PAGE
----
Gable Roof Shelter – General Description The gable roof shelter features a line of three stout centre posts supporting an unlined gable roof. Twin beams cantilever from bracing brackets fixed to the centre posts. The gable ends are lined with vertical beaded tongue and groove boards with decorative scalloped ends and protected by plain bold barge boards fixed to the projecting gable ends. Fascias protect the rafter ends. Some shelters have small central screens to the gable sides protecting the seating area. The shelter accommodates back to back narrow bench seats with a central back rest rail. The seats are formed by timber slats on cantilevered struts fixed to the centre posts or on struts supported by small timber posts at the seat edge. The shelters generally stand directly onto a concrete pad. The roof is clad in corrugated metal with barge rolls at the gable ends. Generally there are no gutters.
This gable roof shelter stands at the bus stop to the back of the wide footpath on the west side of Tingal Road between Prospect and Ryder Streets. The gable ends are clad with vertical tongue and groove boards forming a full length screen to the centre seating area and an awning infill with decorative scalloped ends to the outer edges. There is a viewing cut-out on the approach side of the shelter with a fibre cement sheeting panel replacing the timber boards below the opening. The posts stand directly into the concrete slab which is west of the footpath. The shelter is in a satisfactory condition except that it is damaged by graffiti.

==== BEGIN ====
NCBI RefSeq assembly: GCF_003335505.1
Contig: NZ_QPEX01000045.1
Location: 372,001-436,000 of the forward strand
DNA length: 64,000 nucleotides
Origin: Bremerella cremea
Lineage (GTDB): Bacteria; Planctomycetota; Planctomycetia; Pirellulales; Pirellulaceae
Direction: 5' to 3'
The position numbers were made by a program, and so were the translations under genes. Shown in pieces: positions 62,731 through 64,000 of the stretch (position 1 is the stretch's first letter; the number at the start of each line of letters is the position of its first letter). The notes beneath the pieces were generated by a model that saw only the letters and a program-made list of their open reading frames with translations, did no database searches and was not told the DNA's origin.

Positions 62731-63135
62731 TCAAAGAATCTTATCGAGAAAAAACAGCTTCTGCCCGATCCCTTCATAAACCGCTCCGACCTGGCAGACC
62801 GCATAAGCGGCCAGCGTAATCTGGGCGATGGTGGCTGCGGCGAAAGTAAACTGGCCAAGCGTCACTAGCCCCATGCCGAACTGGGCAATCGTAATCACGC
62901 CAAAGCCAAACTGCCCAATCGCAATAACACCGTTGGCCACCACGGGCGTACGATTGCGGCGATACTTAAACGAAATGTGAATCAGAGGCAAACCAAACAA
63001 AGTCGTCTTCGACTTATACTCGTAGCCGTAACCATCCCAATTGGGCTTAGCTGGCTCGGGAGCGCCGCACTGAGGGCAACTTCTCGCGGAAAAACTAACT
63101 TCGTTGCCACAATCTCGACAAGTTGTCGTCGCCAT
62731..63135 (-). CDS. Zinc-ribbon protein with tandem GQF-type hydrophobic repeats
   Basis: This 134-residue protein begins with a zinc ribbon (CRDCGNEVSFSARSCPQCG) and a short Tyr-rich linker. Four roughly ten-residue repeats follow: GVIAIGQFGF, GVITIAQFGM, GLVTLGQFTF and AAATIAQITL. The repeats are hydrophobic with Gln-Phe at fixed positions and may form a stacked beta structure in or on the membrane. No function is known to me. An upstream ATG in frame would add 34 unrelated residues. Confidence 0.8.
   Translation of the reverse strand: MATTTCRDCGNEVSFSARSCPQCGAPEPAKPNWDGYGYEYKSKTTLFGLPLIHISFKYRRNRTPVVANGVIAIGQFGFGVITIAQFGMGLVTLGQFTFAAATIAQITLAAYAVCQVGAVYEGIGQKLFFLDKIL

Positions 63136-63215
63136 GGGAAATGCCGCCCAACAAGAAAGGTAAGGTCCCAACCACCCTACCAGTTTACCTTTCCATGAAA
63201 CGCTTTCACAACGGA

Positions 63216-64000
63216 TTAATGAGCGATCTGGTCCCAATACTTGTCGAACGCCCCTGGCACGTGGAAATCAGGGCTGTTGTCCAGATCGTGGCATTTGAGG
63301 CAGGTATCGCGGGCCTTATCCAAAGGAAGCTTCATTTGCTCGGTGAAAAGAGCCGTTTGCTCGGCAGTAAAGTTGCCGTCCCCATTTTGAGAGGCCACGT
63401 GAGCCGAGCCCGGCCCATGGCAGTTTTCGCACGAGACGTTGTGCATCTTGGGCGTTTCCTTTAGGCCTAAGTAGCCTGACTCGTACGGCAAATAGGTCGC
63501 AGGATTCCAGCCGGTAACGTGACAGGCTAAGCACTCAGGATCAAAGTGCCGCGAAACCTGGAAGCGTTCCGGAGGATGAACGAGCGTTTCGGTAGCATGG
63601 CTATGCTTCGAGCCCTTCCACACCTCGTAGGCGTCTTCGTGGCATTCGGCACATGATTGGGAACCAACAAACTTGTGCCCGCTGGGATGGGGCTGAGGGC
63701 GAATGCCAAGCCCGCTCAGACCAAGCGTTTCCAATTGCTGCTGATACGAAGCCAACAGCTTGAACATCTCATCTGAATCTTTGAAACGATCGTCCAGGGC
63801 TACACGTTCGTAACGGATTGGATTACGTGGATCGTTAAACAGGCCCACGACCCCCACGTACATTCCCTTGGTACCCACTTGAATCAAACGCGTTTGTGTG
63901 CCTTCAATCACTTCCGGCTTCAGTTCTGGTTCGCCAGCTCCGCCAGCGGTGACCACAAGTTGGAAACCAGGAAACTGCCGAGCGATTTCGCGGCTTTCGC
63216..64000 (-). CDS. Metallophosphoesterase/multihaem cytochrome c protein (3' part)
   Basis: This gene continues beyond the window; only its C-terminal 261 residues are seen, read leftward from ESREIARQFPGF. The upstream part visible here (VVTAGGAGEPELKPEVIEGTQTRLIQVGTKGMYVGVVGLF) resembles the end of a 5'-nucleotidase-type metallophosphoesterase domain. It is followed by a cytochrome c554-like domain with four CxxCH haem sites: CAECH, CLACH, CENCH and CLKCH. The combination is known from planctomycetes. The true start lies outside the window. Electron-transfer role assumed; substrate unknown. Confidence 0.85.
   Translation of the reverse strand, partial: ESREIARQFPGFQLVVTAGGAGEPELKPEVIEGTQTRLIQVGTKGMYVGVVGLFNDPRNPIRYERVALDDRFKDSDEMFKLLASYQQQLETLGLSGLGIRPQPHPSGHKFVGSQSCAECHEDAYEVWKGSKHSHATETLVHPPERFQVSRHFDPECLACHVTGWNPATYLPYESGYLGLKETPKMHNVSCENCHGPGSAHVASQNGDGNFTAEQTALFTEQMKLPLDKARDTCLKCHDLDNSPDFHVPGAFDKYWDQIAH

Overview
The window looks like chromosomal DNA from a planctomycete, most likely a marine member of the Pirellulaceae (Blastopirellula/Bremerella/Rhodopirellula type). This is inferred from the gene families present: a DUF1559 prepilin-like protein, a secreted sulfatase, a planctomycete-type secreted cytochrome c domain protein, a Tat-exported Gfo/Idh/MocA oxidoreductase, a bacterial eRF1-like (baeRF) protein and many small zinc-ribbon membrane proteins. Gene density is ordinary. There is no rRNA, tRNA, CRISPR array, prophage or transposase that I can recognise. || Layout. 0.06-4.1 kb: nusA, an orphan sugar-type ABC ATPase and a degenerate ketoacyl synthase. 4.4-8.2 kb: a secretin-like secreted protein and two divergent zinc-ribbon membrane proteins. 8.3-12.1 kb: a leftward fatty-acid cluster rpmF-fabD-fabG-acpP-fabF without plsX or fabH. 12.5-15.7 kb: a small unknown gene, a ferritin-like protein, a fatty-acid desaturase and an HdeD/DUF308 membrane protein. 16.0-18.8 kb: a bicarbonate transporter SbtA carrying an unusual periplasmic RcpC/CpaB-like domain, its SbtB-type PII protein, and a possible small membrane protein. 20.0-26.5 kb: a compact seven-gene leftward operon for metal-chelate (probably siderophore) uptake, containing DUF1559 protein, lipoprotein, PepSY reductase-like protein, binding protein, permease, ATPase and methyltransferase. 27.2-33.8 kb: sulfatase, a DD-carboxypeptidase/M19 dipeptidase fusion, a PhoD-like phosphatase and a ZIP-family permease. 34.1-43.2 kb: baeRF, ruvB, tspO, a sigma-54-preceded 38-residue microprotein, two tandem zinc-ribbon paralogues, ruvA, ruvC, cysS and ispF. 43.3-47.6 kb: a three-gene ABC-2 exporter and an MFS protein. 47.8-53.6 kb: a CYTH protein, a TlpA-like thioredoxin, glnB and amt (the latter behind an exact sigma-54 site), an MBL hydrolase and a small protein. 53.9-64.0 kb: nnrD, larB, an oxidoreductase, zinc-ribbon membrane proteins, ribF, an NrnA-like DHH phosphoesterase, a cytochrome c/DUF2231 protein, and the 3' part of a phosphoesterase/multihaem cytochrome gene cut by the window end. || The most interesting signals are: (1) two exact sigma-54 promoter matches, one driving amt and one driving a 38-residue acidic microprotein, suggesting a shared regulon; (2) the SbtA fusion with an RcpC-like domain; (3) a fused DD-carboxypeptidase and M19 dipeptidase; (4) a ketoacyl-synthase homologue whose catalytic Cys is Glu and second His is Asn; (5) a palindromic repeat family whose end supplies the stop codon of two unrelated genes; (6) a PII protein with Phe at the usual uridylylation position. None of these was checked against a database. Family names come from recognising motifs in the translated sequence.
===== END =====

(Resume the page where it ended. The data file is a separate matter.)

Statement of significance
Relevant assessment criteria
This is a place of local heritage significance and meets one or more of the local heritage criteria under the Heritage planning scheme policy of the Brisbane City Plan 2014. It is significant because:
The place is important in demonstrating the evolution or pattern of the city's or local area’s history
for its association with the development of public transport since the early 20th century and remaining in continuous use as waiting shelters.
The place demonstrates rare, uncommon or endangered aspects of the city’s or local area’s cultural heritage
surviving as evidence of the early tram routes and of aform of public transport no longer in use.
The place is important in demonstrating the principal characteristics of a particular class or classes of cultural places
representative of tram/bus waiting shelters.
The place is important because of its aesthetic significance
robust and elegant functional structures standing asdistinctive elements in the streetscape.
The place has a special association with the life or work of a particular person, group or organization of importance in the city’s or local area’s history
as a tram shelter associated with the tramway operations of the BCC Transport Department from 1925 to 1969.
Brisbane City Council - City Assets Branch Conservation Management Study Stage 1 Report. November 2002
Citation prepared by — Brisbane City Council (page revised September 2020)